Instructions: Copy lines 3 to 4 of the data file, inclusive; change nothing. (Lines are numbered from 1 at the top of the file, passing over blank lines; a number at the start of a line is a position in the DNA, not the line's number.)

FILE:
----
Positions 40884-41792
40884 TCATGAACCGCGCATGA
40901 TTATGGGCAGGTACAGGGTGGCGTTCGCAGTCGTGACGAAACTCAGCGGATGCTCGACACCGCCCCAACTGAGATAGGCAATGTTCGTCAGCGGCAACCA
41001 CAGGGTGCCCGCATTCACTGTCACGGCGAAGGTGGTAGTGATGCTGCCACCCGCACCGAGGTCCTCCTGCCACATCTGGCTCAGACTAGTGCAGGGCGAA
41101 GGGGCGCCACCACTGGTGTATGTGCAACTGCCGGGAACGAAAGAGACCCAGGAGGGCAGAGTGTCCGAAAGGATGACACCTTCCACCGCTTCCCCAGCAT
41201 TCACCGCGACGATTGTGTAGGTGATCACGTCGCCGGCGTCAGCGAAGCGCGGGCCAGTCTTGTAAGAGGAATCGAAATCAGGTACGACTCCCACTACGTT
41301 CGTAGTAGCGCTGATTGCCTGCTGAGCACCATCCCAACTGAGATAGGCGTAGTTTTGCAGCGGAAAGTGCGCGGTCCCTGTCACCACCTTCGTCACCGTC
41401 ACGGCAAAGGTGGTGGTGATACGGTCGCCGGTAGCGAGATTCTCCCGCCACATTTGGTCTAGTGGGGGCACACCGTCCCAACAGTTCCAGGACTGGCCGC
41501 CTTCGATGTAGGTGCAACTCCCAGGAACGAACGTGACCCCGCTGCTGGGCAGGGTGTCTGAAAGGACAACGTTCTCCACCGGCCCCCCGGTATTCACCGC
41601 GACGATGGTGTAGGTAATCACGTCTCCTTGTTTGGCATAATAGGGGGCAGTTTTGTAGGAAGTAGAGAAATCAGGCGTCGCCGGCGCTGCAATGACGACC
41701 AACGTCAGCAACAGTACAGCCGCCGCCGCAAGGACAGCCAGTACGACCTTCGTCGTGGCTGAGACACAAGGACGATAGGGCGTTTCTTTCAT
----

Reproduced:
40901 TTATGGGCAGGTACAGGGTGGCGTTCGCAGTCGTGACGAAACTCAGCGGATGCTCGACACCGCCCCAACTGAGATAGGCAATGTTCGTCAGCGGCAACCA
41001 CAGGGTGCCCGCATTCACTGTCACGGCGAAGGTGGTAGTGATGCTGCCACCCGCACCGAGGTCCTCCTGCCACATCTGGCTCAGACTAGTGCAGGGCGAA